The Gael Battle Cry, most often heard at quarterly school-wide rallies, is as follows: “V-I-C-T-O-R-Y, That’s our [grade level] Battle Cry!” (Freshmen, sophomores, juniors, and seniors each take turns chanting the Battle Cry, as a form of light-hearted competition.)

  Dublin High school hosts a homecoming week filled with many traditions often during the month of October.

  Theme – Every homecoming each grade level selects a theme for the week’s activities. They are all led off with the same phrase and each grade level fills in the blank. Examples of the past include “Under the _________”
Spirit Weeks – Typically Homecoming Week is filled with Dress Up days leading up to the big dance. Each grade level competes with one another to get the most spirit points (however no one knows how they are kept track of).
Skit Night – Every Wednesday during the week of Homecoming students attend a nighttime rally. Each grade level performs a 10 – 15 minute skit surrounding their theme. These skits are often based in humor. At this evening, the Homecoming Prince and Princess for each grade level are crowned.
Float Decoration – The following Thursday, students assemble a display of their theme near a certain section of the school. Students come before 5AM to commence the building before the 7:45 AM Judging.
Parade – On the Friday of homecoming week, in conjunction with the Dublin Police Department, the school shuts down Village Parkway, the main road leading to Dublin High. Marching bands and miscellaneous participants from the elementary, middle, and high school levels march down towards the school performing music and choreography.
Carnival – At the conclusion of the Parade, Students head back to school for the Homecoming Carnival, the most influential fundraiser for DHS clubs. Students can select from the opportunity to play games, eat food, and hangout with friends. Tickets cost $5 but most students elect to volunteer at the fair in exchange for a free entry.
Football Game – The final event of the week is the Homecoming Football Game. Students Pack Gaels Stadium to watch the JV and Varsity teams hit the gridiron.

On February 22, 2012, MythBusters stars Adam Savage and Kari Byron participated in a panel session at the Dublin High School Engineering and Design Academy Open House. 1,000 people attended the sold-out event.

  Eugene Chou, leader and spearhead of the Engineering Academy, former faculty advisor to the award-winning Gael Force Robotics club, and current advisor of Engineering and Computer Science club, Gael Force Build, won 6th annual Project Lead The Way California Teacher of the Year award on 2 February 2017.

  The Dublin Unified School District was recognized by Green Street Scene in 2009 with a Green Building Award for the use of in the renewal of Dublin High School.

  Chuck Billy, singer for Testament
Phil Demmel, guitarist for Machine Head
Droop-E, Bay Area hip-hop producer and rapper
Alex Cappa, NFL right guard, Tampa Bay Buccaneers, Super Bowl LV
Robert Jenkins, former NFL left/right tackle and coach for the Los Angeles Rams and Oakland Raiders
Justin Peelle, NFL tight ends coach, Philadelphia Eagles
Tim Sbranti, former mayor of Dublin, California
Eric Swalwell, , United States House of Representatives, California’s 15th congressional district, former candidate in the 2020 Democratic Party presidential primaries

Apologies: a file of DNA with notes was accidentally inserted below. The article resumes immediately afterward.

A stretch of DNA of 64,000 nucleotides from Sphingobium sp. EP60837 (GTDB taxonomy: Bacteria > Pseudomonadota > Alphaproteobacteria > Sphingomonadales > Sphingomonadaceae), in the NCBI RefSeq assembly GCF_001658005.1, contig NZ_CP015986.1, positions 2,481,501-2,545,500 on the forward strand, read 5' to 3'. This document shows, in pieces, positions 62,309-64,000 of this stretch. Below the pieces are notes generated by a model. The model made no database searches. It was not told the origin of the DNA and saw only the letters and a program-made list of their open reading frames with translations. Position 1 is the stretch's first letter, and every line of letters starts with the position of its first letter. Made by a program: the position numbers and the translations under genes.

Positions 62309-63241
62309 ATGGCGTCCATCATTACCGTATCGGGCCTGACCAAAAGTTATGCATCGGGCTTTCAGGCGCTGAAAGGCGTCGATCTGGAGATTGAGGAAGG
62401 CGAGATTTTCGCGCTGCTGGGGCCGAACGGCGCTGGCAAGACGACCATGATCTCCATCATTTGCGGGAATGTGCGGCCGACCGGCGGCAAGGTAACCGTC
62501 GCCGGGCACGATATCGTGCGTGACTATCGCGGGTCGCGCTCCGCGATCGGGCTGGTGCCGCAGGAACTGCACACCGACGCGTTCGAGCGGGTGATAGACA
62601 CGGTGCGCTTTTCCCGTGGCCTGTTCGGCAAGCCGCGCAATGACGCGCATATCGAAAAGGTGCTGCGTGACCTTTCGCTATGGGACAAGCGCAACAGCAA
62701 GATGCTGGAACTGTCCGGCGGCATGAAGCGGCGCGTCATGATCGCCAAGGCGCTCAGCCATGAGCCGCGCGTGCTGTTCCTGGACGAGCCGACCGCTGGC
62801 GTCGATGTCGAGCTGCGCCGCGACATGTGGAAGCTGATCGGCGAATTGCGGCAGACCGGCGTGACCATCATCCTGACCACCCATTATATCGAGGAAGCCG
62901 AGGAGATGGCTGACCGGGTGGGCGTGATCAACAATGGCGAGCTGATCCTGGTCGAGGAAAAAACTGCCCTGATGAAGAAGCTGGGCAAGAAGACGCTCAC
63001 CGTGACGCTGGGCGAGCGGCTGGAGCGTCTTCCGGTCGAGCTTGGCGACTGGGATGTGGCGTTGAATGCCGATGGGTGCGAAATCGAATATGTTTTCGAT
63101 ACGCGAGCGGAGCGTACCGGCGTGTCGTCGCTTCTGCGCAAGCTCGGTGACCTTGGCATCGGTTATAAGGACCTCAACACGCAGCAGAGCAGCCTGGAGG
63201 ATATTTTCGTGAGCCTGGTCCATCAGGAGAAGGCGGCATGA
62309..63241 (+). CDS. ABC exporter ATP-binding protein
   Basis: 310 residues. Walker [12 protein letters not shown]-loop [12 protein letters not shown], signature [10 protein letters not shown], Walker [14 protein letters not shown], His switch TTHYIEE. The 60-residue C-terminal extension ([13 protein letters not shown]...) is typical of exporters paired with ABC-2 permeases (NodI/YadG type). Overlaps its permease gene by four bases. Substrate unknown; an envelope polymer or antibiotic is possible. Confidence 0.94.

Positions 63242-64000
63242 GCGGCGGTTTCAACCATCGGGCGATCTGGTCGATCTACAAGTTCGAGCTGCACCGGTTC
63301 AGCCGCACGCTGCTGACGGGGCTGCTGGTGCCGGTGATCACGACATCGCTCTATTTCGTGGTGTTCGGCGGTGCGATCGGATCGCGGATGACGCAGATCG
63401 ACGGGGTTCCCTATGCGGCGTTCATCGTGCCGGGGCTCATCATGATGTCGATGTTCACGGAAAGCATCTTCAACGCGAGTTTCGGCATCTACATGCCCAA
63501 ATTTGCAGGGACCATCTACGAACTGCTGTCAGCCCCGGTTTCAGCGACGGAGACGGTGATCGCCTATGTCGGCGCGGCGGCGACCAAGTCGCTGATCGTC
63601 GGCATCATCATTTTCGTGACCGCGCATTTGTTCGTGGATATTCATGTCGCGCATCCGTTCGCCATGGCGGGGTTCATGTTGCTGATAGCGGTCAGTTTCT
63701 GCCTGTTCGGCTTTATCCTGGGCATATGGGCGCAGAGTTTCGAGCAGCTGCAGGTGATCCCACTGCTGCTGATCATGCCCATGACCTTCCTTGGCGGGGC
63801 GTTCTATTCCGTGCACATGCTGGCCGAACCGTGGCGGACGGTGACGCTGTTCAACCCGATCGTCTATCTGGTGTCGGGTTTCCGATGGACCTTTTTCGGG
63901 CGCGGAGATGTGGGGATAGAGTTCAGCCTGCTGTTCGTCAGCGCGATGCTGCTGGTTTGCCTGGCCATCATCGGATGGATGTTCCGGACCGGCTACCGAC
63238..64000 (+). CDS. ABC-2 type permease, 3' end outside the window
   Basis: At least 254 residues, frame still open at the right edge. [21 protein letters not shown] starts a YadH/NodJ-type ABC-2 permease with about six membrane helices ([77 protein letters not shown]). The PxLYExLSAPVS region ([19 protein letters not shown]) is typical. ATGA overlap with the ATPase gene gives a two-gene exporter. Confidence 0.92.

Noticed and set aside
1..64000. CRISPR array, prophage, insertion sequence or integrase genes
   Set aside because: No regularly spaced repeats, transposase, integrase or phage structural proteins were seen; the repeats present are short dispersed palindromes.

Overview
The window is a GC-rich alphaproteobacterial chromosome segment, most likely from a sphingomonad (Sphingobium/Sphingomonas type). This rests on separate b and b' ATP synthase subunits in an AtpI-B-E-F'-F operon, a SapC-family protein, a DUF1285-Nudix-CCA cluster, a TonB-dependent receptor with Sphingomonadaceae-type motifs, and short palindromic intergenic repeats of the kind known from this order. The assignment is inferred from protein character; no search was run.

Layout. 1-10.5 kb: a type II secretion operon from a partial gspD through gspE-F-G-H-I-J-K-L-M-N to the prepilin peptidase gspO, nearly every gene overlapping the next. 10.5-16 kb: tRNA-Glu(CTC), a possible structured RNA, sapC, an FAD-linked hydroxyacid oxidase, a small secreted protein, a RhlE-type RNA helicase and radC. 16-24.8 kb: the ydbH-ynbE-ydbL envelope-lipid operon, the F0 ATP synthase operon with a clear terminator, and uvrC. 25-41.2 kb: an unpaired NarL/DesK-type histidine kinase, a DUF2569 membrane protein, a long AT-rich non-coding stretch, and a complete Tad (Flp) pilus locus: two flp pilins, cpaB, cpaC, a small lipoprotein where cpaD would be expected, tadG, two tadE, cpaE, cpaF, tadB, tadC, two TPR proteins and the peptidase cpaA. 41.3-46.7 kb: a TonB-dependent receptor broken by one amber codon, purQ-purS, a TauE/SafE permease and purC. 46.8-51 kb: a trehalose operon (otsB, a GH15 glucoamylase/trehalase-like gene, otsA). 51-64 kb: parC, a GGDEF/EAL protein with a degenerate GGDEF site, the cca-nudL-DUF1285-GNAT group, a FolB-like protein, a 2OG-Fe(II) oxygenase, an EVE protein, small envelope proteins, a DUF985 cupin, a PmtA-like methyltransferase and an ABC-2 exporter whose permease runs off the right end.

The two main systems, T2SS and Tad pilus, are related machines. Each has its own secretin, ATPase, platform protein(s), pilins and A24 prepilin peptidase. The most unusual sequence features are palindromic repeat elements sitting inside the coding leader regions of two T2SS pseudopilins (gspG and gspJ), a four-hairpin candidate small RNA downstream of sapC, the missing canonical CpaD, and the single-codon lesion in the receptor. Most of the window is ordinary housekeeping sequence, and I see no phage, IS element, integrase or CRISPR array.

Ned Yost, manager of the Kansas City Royals
, professional League of Legends player for 100 Thieves
Sam Kless, Vocalist and Creative Director for Just Friends
Noah Mac, contestant and semifinalist on The Voice (American season 13)

The High School, Dublin

  The High School is a vibrant, dynamic, and highly successful Church of Ireland co-educational secondary day school consisting of over 770 pupils. The High School draws on a well-established heritage as one of the leading schools in Ireland to promote and support a vision of excellence in academic, pastoral, and extra-curricular education for all pupils entrusted to our care.  Its primary purpose is to provide a first-class education for girls and boys from Church of Ireland families and other Protestant denominations.  It also welcomes applications from those of other Christian denominations, those of other faiths, and those of none.

  The High School was ranked by The Irish Times as the best-performing school in south Dublin following 103% entry to third level education in 2012.  The school recorded an average progression rate of over 100% to third level education in 2013, 2014, and 2015.  It was placed 4th in the ranking for mixed feeder schools and 2nd for entry to Trinity College, Dublin making it the leading Protestant school in Ireland in 2015.  The High School recorded a 100% and 110% progression rate to third level education in 2016 and 2017, respectively.  It was ranked among the top performing fee-paying schools in Ireland by the Sunday Independent making it the leading school in its sector in 2016.

  In 2017 The Sunday Times ranked The High School as one of the top 5 mixed fee-paying schools in Ireland; in the same year The Irish Times ranked The High School as one of the top 3 mixed feeder schools in Ireland making it the leading Protestant school in the country.  The High School was subsequently ranked among the top performing fee-paying schools in Ireland by the Sunday Independent making it the leading school in its sector in 2018 and 2019, respectively.  In 2019, it recorded a 111% progression rate to third level education making it once again the highest-ranking Protestant school in Ireland.  In 2020 The Sunday Times ranked The High School as the top co-educational Protestant school in Ireland.

  The High School celebrated the 150th anniversary of its foundation in the academic year 2020-21.

id de ny dublin high school